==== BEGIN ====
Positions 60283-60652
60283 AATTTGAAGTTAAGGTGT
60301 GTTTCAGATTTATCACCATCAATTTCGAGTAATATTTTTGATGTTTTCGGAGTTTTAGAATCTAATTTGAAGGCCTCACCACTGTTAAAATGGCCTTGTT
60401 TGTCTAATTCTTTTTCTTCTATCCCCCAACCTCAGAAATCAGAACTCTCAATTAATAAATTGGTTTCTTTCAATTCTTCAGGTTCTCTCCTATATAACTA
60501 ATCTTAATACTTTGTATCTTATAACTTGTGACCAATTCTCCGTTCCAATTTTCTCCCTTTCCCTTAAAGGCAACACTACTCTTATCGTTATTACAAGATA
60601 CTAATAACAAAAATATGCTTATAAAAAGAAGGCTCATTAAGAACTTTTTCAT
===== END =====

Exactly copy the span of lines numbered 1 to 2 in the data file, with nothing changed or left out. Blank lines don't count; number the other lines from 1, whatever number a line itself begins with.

Positions 60283-60652
60283 AATTTGAAGTTAAGGTGT